In Modernized Airport, Less Anxiety and More Inspiration

Artist-designed spaces, furniture explored for new terminal

By Alyson Walls

Published January 6, 2020

Read Time: 4 mins


Picture frazzled travelers hurrying through airport security with dozens of random items scattered around a dingy, disorganized checkpoint area.

Now imagine that, once through security, passengers find themselves awed and calmed in Pittsburgh International Airport’s new artistic “recompose” area.

There, while re-tying shoes, buckling belts and gathering up carry-on items, they sit on beautiful, hand-carved benches made from local hardwood. They rest against pillows upholstered in brightly patterned fabrics. They gaze up at colorful paintings or architectural ceramic tiles that subtly soothe stress levels. In the background, a local musician plays a piano while soft light filters in geometric shapes from wall sconces made of hand-forged metal.

These types of spaces filled with custom furniture, artwork and fixtures that convey a sense of the Pittsburgh region are among the possibilities designers are exploring for the airport’s Terminal Modernization Program (TMP).

In December, members of the architectural team designing the new terminal and multi-modal complex set to open in 2023 toured the studios of a local craft business accelerator to meet artists, furniture designers and small-batch manufacturers. They wanted to see, touch and experience these possibilities in real life.

Kim Brown and Abbie Howard, interior design associates with Gensler, learn about local artist-designed products during a tour of Monmade Studios with Adam Kenny, director. (Photo by Alyson Walls)

Airport Arts and Culture Manager Rachel Rearick, who coordinated the tour of Monmade and Radiant Hall studios in Pittsburgh’s Homewood neighborhood, said infusing local artwork and crafts into the TMP has been a goal from the beginning – and it’s one that the design team has enthusiastically embraced.

“In Arts and Culture Best Practice group sessions, we identified locally made artisan products as an important integration for the TMP,” Rearick said. “As we work toward figuring out what furniture and fixtures we would like to see in the terminal, we need to get a sense of what’s being produced regionally and what’s appropriate.”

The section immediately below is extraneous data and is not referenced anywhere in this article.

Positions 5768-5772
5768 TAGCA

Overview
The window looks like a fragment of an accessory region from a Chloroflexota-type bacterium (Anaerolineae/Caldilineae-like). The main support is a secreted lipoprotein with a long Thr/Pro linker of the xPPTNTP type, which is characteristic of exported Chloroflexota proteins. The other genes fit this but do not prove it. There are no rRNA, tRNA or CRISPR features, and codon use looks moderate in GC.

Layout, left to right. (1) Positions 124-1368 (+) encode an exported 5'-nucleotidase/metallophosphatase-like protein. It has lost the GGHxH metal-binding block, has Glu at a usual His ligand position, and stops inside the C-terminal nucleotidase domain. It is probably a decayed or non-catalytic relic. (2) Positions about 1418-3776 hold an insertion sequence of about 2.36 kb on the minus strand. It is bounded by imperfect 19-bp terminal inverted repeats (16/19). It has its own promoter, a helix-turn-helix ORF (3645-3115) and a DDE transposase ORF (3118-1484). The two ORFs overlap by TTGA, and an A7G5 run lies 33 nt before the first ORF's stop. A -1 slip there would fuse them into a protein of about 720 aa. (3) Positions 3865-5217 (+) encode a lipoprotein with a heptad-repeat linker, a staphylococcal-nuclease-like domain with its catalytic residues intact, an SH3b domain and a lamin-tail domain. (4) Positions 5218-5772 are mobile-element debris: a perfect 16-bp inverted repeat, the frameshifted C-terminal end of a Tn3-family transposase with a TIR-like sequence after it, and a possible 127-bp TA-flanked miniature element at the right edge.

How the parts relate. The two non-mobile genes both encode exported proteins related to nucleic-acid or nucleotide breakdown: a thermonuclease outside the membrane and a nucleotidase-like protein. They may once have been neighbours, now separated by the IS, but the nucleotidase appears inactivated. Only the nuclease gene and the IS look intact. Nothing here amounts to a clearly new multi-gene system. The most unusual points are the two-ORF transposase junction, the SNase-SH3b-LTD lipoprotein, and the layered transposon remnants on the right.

The billion-dollar Terminal Modernization Program currently includes a budget of about $3.1 million for incorporating artist-made building materials, façade enhancements in the parking garage and integrated or permanent artwork at the TSA checkpoint, international arrivals area, entrance roadway walls and bridges, meet and greet plazas and other areas.

While no specific artists or products were selected during the tour, the visit served as an opportunity to introduce the TMP interiors team – Abbie Howard and Kim Brown with design and architecture firm Gensler – to the talented artisans who call Pittsburgh home.

“We’re interested in learning how specific artwork might be applied to millwork, signage and other features in the new terminal and multi-modal complex,” said Brown.

The studios, located in a former Westinghouse Electric factory, house a network of regional craft businesses, maker enterprises, design-build shops and entrepreneurial artists. The initiative aims to create a vibrant craft manufacturing ecosystem that revitalizes economically depressed areas and produces quality jobs.

Monmade officials introduced the airport team to artists that included Nathan Lucas and Jason Boone of furniture company Urban Tree, Nick Volpe with Temper and Grit Metalworking, painter Mia Tarducci, and several others specializing in textiles, ceramics and other products.

Andrew Jowdy Collins of Jowdy Contemporary Ceramics shows off some of his work to Abbie Howard, interior design associate with Gensler. (Photo by Alyson Walls)

The artists boast impressive resumes and portfolios, including work produced for Google, Nordstrom, Tryp Hotel, Children’s Museum of Pittsburgh and other public spaces, as well as private commissions.

Tarducci, whose work includes several series’ of large abstract landscape paintings as well as an oil work displayed in the airport last year, said she liked working in the airport space.

“I like challenges and working on different projects … there are so many things you can do to brighten up traditionally sterile public spaces,” she said.

Volpe, who is currently designing custom metal range hoods for restaurants, metal railings and light fixtures, agreed.

“I try not to limit myself … I can work on my own or with architects on a design team,” he said. “Being selected for the airport project would be exciting.”

Rearick called the art studio tour informative, rewarding and fun for the airport and the TMP team.

“Pittsburgh has a very strong craft community that is making a mark nationally and globally,” she said. “Being aware of that, we felt it was imperative to reflect the flair of our region with craft work like this.”

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